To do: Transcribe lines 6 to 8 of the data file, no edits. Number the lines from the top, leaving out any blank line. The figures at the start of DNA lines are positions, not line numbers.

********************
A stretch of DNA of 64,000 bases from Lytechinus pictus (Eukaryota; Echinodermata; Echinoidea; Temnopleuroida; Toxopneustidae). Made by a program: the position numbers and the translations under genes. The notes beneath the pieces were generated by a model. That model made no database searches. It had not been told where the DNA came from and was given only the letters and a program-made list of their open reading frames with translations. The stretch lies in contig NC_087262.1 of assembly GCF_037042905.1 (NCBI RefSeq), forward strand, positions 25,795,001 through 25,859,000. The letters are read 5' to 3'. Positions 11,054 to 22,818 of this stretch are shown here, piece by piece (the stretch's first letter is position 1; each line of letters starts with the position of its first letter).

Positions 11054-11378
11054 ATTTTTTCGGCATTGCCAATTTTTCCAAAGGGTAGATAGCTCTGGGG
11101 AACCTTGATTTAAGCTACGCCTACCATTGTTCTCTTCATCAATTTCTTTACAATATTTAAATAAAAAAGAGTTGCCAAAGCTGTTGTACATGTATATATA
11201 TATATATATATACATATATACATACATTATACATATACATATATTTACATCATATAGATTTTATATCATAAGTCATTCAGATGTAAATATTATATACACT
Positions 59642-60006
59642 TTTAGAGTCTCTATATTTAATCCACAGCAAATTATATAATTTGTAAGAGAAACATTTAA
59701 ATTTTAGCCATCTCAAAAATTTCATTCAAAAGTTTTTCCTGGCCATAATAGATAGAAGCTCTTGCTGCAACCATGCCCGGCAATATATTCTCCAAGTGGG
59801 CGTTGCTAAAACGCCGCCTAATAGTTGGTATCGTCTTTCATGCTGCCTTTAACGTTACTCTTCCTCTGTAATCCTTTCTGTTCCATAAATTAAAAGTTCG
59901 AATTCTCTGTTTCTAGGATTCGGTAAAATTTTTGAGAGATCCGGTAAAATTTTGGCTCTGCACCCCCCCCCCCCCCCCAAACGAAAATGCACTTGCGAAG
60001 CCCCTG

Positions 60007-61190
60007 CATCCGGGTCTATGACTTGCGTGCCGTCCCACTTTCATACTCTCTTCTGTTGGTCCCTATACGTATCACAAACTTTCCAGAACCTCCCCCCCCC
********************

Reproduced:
Positions 59642-60006
59642 TTTAGAGTCTCTATATTTAATCCACAGCAAATTATATAATTTGTAAGAGAAACATTTAA
59701 ATTTTAGCCATCTCAAAAATTTCATTCAAAAGTTTTTCCTGGCCATAATAGATAGAAGCTCTTGCTGCAACCATGCCCGGCAATATATTCTCCAAGTGGG